The jewellery retailer wanted to offer its shoppers a means of buying its high-value items in the correct size, quickly and conveniently.

However, the specialist nature of its offer meant it made little logistical sense to have multiple ring sizes available in individual stores on a highly stocked central warehouse.

To tackle this issue while increasing the ease of the shopping experience for the customer, F.Hinds extended its reserve and collect offer to show expected availability in a customer’s chosen outlet based on the availability of the product at a nearby warehouse or store.

The retailer also included availability of said product in the nearest nine stores to the chosen outlet for a distance up to 35 miles, giving shoppers flexibility to collect a product from another location if it was immediately available.

John Lewis

The department store retailer found that many of its shoppers were forgetting to bring their loyalty card with them or forgetting receipts when returning items, resulting a poor customer experience and delays at the tills.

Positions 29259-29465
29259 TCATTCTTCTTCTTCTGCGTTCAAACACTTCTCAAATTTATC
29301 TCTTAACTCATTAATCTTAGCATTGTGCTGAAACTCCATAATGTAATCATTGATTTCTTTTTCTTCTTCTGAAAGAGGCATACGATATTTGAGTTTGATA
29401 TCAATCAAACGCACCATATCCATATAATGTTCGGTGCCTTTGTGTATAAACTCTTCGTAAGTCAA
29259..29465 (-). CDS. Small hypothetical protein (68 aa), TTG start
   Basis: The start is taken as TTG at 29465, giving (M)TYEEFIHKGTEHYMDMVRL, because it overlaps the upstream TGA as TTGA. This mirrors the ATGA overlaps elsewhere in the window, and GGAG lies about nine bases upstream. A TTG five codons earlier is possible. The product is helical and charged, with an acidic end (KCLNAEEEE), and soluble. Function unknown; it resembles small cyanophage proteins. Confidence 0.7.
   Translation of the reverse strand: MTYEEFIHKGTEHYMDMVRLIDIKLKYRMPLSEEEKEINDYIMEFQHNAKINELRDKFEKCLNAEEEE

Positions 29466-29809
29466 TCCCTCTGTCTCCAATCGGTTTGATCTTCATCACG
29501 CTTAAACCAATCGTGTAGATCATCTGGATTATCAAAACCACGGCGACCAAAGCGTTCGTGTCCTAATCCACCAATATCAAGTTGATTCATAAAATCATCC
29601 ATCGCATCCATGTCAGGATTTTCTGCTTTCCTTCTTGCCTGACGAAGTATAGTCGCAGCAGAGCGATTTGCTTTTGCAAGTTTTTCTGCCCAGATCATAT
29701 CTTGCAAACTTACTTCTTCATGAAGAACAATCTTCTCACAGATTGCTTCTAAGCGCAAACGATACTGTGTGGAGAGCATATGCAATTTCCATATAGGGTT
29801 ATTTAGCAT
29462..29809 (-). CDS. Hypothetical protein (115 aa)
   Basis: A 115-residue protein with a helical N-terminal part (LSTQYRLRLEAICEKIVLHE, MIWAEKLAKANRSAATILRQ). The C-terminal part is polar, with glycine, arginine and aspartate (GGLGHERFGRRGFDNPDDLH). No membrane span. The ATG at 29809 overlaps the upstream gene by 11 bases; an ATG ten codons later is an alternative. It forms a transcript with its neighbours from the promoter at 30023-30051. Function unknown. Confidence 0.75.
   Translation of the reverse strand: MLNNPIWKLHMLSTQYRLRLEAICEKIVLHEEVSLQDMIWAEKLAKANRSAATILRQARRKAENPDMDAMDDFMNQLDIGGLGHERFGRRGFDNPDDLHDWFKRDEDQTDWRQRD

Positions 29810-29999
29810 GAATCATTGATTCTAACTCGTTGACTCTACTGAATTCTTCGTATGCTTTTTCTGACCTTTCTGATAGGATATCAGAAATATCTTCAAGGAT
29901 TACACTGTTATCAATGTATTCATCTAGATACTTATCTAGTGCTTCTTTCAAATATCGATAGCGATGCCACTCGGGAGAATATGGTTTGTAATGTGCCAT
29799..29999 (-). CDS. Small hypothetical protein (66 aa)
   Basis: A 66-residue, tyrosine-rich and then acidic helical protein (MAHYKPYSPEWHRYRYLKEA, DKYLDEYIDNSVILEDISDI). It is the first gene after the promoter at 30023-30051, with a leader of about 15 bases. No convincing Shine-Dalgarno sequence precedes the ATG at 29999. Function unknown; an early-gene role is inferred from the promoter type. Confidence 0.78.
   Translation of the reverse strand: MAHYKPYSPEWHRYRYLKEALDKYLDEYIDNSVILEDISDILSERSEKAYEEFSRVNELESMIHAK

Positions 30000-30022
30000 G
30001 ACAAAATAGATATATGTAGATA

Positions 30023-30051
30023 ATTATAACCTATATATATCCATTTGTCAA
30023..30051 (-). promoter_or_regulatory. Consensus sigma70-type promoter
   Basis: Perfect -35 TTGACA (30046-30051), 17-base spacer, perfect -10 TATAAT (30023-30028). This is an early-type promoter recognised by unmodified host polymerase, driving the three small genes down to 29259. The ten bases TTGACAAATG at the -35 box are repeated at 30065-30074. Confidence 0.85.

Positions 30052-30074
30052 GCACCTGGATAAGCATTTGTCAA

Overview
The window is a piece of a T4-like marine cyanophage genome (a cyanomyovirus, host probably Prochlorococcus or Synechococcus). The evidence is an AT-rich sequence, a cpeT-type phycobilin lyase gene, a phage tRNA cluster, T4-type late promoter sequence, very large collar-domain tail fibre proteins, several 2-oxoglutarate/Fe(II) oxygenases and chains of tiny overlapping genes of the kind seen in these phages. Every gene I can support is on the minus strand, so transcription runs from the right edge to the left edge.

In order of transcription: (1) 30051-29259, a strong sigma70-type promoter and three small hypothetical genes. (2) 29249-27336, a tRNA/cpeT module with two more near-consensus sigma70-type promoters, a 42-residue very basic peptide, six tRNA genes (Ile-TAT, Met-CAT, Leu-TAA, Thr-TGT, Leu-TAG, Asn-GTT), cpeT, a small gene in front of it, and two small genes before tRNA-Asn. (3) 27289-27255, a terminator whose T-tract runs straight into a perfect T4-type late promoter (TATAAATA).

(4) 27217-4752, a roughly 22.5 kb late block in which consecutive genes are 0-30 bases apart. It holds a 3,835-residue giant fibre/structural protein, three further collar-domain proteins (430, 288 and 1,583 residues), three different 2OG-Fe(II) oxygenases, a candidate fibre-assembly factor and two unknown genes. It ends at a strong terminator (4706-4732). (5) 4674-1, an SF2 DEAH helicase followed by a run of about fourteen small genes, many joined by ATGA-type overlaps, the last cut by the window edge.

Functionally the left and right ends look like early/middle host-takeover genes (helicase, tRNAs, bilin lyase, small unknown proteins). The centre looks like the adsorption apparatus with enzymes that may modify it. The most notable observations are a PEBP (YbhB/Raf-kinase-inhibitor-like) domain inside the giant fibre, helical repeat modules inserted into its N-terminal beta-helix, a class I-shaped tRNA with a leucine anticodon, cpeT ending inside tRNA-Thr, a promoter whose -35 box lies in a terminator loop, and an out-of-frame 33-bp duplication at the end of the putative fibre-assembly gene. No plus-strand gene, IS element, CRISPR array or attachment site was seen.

To tackle this issue, the retailer introduced digital loyalty cards and store receipts to its mobile app, as customers are unlikely to leave their house without a smartphone.

The retailer also added its Kitchen Drawer functionality, which compiles all of a shoppers’ store receipts and online orders, which is built natively into John Lewis’s mobile app but can be accessed across multiple channels.

Missguided with Poq

The fast fashion etailer wanted to monopolise on its tech-savvy, young customer base with a mobile app that would drive customer engagement.

Missguided app

Missguided app

To deliver this aim, the etailer teamed up with native retail app platform provider Poq on a fully transactional shopping app.